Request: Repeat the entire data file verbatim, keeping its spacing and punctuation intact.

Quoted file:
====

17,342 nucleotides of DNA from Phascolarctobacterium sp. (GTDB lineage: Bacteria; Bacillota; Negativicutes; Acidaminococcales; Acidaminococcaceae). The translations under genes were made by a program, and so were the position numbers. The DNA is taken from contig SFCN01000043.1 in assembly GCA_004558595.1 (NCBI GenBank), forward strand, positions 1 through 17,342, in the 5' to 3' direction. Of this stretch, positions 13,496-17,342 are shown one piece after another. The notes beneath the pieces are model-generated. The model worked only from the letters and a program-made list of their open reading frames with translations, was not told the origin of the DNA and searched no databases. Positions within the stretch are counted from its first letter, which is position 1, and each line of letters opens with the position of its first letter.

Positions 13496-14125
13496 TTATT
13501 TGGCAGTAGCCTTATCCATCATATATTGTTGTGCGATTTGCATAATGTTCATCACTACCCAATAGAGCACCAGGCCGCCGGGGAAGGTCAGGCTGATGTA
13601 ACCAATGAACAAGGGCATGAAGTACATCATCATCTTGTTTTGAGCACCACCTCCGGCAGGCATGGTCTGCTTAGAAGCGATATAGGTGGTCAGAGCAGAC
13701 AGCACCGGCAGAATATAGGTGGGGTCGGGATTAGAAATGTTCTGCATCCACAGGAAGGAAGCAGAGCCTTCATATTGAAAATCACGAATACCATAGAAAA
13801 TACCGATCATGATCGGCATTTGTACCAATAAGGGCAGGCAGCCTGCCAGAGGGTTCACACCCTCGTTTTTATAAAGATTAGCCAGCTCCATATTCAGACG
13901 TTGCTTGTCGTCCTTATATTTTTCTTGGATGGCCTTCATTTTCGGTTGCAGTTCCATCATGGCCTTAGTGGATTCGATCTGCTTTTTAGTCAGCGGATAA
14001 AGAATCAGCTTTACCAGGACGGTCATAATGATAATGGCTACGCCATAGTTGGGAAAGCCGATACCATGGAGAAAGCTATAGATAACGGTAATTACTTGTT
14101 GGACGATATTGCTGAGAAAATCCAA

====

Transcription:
17,342 nucleotides of DNA from Phascolarctobacterium sp. (GTDB lineage: Bacteria; Bacillota; Negativicutes; Acidaminococcales; Acidaminococcaceae). The translations under genes were made by a program, and so were the position numbers. The DNA is taken from contig SFCN01000043.1 in assembly GCA_004558595.1 (NCBI GenBank), forward strand, positions 1 through 17,342, in the 5' to 3' direction. Of this stretch, positions 13,496-17,342 are shown one piece after another. The notes beneath the pieces are model-generated. The model worked only from the letters and a program-made list of their open reading frames with translations, was not told the origin of the DNA and searched no databases. Positions within the stretch are counted from its first letter, which is position 1, and each line of letters opens with the position of its first letter.

Positions 13496-14125
13496 TTATT
13501 TGGCAGTAGCCTTATCCATCATATATTGTTGTGCGATTTGCATAATGTTCATCACTACCCAATAGAGCACCAGGCCGCCGGGGAAGGTCAGGCTGATGTA
13601 ACCAATGAACAAGGGCATGAAGTACATCATCATCTTGTTTTGAGCACCACCTCCGGCAGGCATGGTCTGCTTAGAAGCGATATAGGTGGTCAGAGCAGAC
13701 AGCACCGGCAGAATATAGGTGGGGTCGGGATTAGAAATGTTCTGCATCCACAGGAAGGAAGCAGAGCCTTCATATTGAAAATCACGAATACCATAGAAAA
13801 TACCGATCATGATCGGCATTTGTACCAATAAGGGCAGGCAGCCTGCCAGAGGGTTCACACCCTCGTTTTTATAAAGATTAGCCAGCTCCATATTCAGACG
13901 TTGCTTGTCGTCCTTATATTTTTCTTGGATGGCCTTCATTTTCGGTTGCAGTTCCATCATGGCCTTAGTGGATTCGATCTGCTTTTTAGTCAGCGGATAA
14001 AGAATCAGCTTTACCAGGACGGTCATAATGATAATGGCTACGCCATAGTTGGGAAAGCCGATACCATGGAGAAAGCTATAGATAACGGTAATTACTTGTT
14101 GGACGATATTGCTGAGAAAATCCAA